|Sean, Toki and Jamie. Toki is a mother, artist and musician with a great love for life in the country. Her cheerful illustrations enliven The MOF&G. Pranio Photographics photo.|
By Lynn Allen
For regular readers of The MOF&G, the scratchboard art of Toki Oshima has come to embody the very look of MOFGA. Her whimsical animals and people, her perky bugs and vegetables are used throughout each issue as subject headers and for spot art, and since March 1992, her cover illustrations have depicted the seasonal activities of country life for each MOF&G issue.
Toki, her husband John Pranio, and their two sons Sean, 4, and Jamie, 9 months, live on a country road (that means dirt) in North Whitefield. The couple keeps a small garden, but Toki laughingly suggests that she truly enjoys the farming life more “by association” with her many friends and neighbors who have animals and large vegetable gardens. She does have a variety of perennials from her mother, an inveterate gardener who runs a biodynamic herb farm in New Mexico.
Toki arrived in Maine by way of Alaska following a childhood in the outskirts of Boston. Her dad is American, born of Japanese parents; her mother is “DAR” with roots in New York state and the south. Growing up in suburbia, Toki recalls that her mother’s interest in biodynamic gardening meant that they were the “freaky family with a compost pile” and a garden amid neighbors with lawns of “astroturf perfection.” As she grew she drifted away from the city and suburbia and ultimately to the wilderness of Alaska.
Following eight years in Alaska, where she did a variety of work (including a stint waitressing at Hogg Brother’s Cafe in Homer), she moved to Portland in 1986 to attend the Portland School of Art. While a student she began doing illustrations for the then new publication, The Casco Bay Weekly. In order to add variety to her black and white work for the paper she started to work in scratchboard, the medium she continues to use in her illustration work and for her greeting card business.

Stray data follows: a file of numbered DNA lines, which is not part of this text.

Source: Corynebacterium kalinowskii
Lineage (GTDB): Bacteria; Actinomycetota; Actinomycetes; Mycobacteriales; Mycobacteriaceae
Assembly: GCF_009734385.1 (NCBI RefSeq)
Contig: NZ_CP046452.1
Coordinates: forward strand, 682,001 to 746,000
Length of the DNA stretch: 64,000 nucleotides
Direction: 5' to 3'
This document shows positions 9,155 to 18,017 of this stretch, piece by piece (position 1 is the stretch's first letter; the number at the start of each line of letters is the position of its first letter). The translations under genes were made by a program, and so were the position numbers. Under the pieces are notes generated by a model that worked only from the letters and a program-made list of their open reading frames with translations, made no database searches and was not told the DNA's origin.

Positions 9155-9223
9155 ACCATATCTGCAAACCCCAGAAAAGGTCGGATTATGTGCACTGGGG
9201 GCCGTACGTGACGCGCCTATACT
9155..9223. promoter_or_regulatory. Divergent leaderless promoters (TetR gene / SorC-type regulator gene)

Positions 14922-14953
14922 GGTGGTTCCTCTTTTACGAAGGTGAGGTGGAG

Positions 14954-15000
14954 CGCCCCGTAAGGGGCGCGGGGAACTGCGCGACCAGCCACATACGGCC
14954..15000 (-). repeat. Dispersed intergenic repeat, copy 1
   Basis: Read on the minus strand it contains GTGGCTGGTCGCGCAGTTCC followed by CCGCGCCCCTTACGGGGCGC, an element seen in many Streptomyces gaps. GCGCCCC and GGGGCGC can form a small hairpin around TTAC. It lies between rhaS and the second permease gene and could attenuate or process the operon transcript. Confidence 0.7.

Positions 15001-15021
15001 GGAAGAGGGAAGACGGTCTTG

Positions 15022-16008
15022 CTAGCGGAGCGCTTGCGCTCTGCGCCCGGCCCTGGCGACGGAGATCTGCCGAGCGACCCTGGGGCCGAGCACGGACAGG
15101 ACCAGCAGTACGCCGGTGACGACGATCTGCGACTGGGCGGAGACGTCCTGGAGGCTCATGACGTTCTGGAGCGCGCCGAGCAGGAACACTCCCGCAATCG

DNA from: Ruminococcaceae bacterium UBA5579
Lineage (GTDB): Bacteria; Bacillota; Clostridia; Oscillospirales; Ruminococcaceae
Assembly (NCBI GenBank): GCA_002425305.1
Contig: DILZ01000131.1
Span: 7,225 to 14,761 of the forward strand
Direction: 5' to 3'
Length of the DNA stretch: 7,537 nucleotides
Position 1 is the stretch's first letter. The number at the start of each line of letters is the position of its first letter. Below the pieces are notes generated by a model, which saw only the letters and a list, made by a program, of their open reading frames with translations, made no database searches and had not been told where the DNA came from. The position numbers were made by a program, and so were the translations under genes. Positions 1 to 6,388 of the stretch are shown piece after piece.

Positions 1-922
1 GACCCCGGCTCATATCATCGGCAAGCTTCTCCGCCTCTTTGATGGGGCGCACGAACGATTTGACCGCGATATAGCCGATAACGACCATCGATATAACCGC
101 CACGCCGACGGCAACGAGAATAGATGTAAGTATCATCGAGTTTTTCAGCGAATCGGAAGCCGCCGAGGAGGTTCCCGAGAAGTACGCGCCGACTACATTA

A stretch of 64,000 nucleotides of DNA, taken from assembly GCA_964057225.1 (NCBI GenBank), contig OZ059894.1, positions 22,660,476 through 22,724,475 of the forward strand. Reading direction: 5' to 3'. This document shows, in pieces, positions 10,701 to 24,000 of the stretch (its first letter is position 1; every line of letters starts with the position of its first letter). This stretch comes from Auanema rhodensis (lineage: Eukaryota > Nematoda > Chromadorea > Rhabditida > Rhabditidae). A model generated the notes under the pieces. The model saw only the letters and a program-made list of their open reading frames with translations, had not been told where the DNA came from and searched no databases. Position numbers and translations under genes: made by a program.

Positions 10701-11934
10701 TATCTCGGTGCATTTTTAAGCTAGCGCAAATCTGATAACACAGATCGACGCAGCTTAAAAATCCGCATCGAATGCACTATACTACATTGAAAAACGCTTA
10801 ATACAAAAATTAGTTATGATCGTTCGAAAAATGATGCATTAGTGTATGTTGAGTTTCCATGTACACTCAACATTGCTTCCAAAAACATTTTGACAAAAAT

During the summer of 1988, Toki met her husband while they were both attending a fiddle and dance camp in Ashoken, New York. The duo decided to continue to make music together, and in 1989 moved to land Toki had purchased in North Whitefield. Toki commuted her final year to school in Portland, receiving her degree in Graphic Design (“which I don’t do anything with”) in 1990. John went to work for the Spurwink School in Randolph, a school for special needs children. They married in 1991.
Music remains important to both John and Toki, living as they do in the heart of “contradance country.” Together they have played fiddle (John) and guitar (Toki) as a duo or in groups. John plays regularly with a group called The Usual Suspects, and both have been part of the group called Calliope. For years they have made music at the Common Ground Fair at various venues from the fiddle contest to presentations as a duo and at the contradance following the fiddle contest. Most recently they have played in the Children’s Area at the Fair, which Toki describes as a “new area of interest!”